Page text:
The research, published in the Clinical Journal of the American Society of Nephrology (CJASN), declares that there is an association between sugary drinks and the likelihood of developing chronic kidney disease (CKD). These sugary drinks include both soda and sweetened fruit drinks. CKD is the gradual loss of kidney function which can lead to kidney failure.
Higher collective consumption of sweetened fruit drinks, water, and soda was linked to a higher chance of developing chronic kidney disease (CKD). This community-based study was conducted on African-American adults in Mississippi.
These findings contribute to the growing evidence pointing to the adverse health consequences of consuming sugar-sweetened beverages.
Certain beverages may affect kidney health, but study results have been varying. To provide more precision, Casey Rebholz Ph.D., MS, MNSP, MPH (Johns Hopkins Bloomberg School of Public Health) and her colleagues prospectively studied 3003 African-American men and women with normal kidney function. These participants were enrolled in the Jackson Heart Study.
There is a lack of information on the health consequences of the wide range of beverage options. Hence, there is limited information on which types of beverages are associated with kidney disease risk in particular.
Outcomes of the research
The researchers of the study assessed beverage intake through a food frequency questionnaire. It was administered at the start of the research in 2000-04, and they trailed participants until 2009-13.
Among the 3003 participants, 185 (6%) developed CKD over an average follow-up of 8 years. After alteration for confounding factors, beverage consumption consisting of soda, sweetened fruit drinks, and water was associated with a higher chance of developing CKD.
Participants who were in the top tertile of this beverage pattern consumption were 61% more likely to develop CKD than those in the bottom tertile.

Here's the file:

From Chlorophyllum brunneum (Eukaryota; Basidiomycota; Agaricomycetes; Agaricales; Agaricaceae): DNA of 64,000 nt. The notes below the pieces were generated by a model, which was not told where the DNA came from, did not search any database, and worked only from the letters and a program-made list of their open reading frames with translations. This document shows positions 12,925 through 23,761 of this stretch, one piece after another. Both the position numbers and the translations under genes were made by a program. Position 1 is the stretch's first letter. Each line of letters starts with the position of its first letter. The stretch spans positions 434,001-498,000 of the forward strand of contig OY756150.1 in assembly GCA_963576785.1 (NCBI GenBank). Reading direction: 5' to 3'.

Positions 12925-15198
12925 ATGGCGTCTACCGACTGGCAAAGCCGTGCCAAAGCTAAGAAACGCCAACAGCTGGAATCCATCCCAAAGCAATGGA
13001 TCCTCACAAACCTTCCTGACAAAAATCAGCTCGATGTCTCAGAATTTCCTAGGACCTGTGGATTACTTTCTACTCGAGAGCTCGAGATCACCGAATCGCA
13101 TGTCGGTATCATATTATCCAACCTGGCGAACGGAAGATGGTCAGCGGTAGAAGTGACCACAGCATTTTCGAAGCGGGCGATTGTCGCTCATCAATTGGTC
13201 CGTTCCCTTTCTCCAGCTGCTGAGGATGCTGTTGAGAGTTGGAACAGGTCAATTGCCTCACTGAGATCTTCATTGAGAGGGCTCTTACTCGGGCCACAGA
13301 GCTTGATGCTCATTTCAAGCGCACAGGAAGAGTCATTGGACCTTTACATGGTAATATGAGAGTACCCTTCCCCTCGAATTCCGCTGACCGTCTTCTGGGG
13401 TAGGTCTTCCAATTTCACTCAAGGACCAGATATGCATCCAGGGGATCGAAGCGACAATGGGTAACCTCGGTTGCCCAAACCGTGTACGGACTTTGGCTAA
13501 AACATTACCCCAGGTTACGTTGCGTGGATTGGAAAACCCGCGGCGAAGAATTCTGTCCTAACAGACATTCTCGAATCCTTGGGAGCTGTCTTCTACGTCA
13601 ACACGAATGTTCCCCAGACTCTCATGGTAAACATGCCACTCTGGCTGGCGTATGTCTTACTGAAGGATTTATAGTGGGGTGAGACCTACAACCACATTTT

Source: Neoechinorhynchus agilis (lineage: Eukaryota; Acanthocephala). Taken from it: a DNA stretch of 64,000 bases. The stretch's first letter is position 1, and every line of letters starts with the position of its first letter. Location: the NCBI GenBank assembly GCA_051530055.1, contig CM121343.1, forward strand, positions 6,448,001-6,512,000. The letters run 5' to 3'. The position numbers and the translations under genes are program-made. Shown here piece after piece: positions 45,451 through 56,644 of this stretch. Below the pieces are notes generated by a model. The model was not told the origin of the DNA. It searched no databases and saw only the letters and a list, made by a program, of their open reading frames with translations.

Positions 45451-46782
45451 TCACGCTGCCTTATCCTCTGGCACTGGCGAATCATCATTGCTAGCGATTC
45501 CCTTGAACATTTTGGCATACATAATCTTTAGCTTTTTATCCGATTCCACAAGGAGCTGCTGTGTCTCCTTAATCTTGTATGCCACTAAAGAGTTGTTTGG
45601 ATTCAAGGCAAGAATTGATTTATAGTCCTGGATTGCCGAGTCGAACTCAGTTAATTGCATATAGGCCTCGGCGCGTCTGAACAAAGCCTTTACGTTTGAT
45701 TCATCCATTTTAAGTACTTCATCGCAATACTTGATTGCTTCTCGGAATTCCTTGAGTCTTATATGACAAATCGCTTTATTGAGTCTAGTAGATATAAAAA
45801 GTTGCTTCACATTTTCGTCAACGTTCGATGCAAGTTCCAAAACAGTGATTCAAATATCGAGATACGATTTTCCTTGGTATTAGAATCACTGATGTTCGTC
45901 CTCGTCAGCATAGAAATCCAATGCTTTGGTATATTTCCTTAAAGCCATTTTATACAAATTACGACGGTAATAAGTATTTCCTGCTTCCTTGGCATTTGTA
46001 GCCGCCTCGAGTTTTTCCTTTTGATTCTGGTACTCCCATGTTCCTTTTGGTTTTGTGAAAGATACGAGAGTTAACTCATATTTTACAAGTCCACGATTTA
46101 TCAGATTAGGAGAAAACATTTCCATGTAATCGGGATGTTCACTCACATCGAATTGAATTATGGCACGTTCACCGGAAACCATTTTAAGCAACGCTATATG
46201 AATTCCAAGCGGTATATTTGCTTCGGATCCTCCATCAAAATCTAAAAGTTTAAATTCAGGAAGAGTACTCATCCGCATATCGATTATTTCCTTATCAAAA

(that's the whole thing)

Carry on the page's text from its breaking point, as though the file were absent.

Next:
It was astonishing for the researchers to see that water was a constituent of this beverage pattern. So it was also associated with a higher CKD risk. They observed that those study participants may have described their consumption of a variety of types of water, including sweetened and flavored water.
Unfortunately, the investigators did not gather information about brands or types of bottled water in the Jackson Heart Study.
In an associated editorial, researchers noted that the results hold strong public health implications. And some selected U.S. cities have reduced SSB [sugar sweetened beverage] consumption via taxation.
This cultural resistance to reduction in SSB consumption can be compared to the cultural resistance to smoking cessation during the 1960s after the Surgeon General report was released. During the 1960s, tobacco usage was regarded as a social choice. And not a medical or social public health issue.
In the early 1960s, more than 40 percent of American adults smoked. But according to the Centers for Disease Control and Prevention, the number was reduced by by14 percent in 2017.
Thus, it is recommended to decrease consumption of sugar-sweetened drinks. Let’s see if people are as willing to give up their fruit juices, soft drinks, and energy drinks as they were cigarettes.
https://www.cdc.gov/media/releases/2018/p1108-cigarette-smoking-adults.html (center for disease control and prevention)